Opening: Nona Inescu at EXILE

An interview with the artist as she puts the finishing touches to her solo exhibition "Lithosomes", opening 21 October, 2017

Nona Inescu knows a lot about rocks. She has been interested in lithology (the study of their physical characteristics) since first discovering Wislawa Szymborska’s 1998 poem Conversations with a Stone , which she borrowed the title of for her 2016 exhibition at SpazioA , her gallery in Italy. “I didn’t really follow the poem. I just liked the idea of an interaction with a non-human thing or body,” Inescu tells me. “In the poem the author emphasises that it’s impossible to interact with the stone, because it doesn’t have a door… The narrator cannot enter the stone’s insides.” Barriers, whether firm like rocks or as porous as skin, are central to Inescu’s photographic, sculptural and video works.

For her first solo exhibition “Lithosomes” at Berlin’s EXILE , the Bucharest-based artist has pursued her continuing fascination with all things mineral by developing a new series of works focusing on concretions: rocks with strange bulbous formations that develop over thousands of years by growing around an organic nucleolus. We met as she was setting up the show to discuss “vital materiality”, dinosaur eggs and women who marry bridges.

Installation view at Exile Gallery, Berlin

Installation view at Exile Gallery, Berlin

What is it that captivates you about concretions?

I’m interested in this phenomenon because it seems like they’re growing and that they’re somehow alive but in a different time dimension. It’s not something you can really follow. They come in all sorts of shapes and sizes, but usually they’re in round, almost anthropomorphic, shapes. I like the connection between them and the human body, because the human body also develops stones, like gallstones and kidney stones, and it’s an inverted situation when a stone develops inside an organic body. In the exhibition, the whole idea is to build a series of interactions and analogies between human and non-human bodies, and that’s why I chose this type of stone, because it feels like it has a life of its own.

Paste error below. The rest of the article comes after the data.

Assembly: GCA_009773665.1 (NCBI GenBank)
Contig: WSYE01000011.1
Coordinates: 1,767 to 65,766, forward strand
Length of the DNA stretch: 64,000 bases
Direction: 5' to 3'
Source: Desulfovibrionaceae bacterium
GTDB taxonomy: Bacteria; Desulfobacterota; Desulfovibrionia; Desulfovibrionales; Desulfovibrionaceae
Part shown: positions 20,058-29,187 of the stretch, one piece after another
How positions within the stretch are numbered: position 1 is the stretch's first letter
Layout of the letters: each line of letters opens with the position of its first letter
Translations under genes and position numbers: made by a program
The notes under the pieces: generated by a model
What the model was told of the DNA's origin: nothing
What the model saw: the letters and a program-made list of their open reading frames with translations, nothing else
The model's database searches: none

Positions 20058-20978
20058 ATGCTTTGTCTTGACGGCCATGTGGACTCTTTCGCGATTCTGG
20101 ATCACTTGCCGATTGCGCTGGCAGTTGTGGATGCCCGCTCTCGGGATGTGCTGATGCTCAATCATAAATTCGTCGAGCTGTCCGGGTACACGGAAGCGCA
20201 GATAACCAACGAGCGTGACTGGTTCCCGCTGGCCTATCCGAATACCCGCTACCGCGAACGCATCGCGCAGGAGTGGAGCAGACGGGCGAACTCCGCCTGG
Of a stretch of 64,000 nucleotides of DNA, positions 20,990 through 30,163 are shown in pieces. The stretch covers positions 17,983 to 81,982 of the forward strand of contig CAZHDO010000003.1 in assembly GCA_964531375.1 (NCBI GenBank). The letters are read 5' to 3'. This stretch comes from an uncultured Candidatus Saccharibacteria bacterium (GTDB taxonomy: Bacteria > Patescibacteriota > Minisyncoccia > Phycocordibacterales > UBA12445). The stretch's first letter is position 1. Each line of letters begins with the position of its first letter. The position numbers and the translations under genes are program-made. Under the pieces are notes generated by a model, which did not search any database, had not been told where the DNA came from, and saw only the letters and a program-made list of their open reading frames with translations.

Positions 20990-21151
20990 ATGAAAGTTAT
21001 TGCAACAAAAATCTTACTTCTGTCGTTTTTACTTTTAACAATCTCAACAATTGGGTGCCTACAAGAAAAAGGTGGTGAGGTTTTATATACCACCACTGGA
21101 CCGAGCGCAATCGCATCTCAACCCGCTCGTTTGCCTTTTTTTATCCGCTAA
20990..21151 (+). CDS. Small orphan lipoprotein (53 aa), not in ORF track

It’s interesting to think of stones in relation to the Anthropocene, because they have existed for so long and will surely outstay humans on this planet.

They will, definitely. They live in a totally different time magnitude from humans.

How do you relate to the central idea of Jane Bennett’s Vibrant Matter (2009) that “vital materiality” runs across both human and non-human bodies alike?

I think it’s a good way of looking at things. I see things this way. I’m interested in building analogies between the human body and other non-human things. I think it’s easier to be more empathetic towards nature if you can relate to it. These analogies can help you to see it in a different way.

Installation view at Exile Gallery, Berlin

Installation view at Exile Gallery, Berlin

What do you think is the advantage of becoming more empathetic towards nature?

Well, I think all these climate change discussions and global warming… you have to start from that point. You can’t see it as something totally separate from your life.

Have you heard these stories about people who are attracted to inanimate objects? There was one woman in Australia who married a bridge. It’s called objectophilia.

No, but that sounds great [ laughs ]. It’s like post-humanism in real life. But I am interested in the fetishizing and manipulating tendency that humans have with nature.

Berlin is quite a good context to display objects that have a kind of fetish element…

Yes, in this neighbourhood [Schöneberg/Tiergarten] especially. I’m attracted to this aesthetic in many ways. I’m not using it in a sexual way necessarily, but rather trying to think about how you can control something, how you can make an object submissive – or not.

But coming back to Vibrant Matter , there are myths and legends about concretions having energy. In the villages [in Romania] where you can find them, people think they’re dinosaur eggs, or alien stones because of the shapes. They all talk about this energy that they have. They don’t know whether it’s good or bad, or how it influences their daily lives, but it’s something they don’t understand very well when they see them popping up.

Nona Inescu
21.10. – 2.12.2017

CHLOE STEAD is a writer based in Berlin.

Installation view at Exile Gallery, Berlin

Installation view at Exile Gallery, Berlin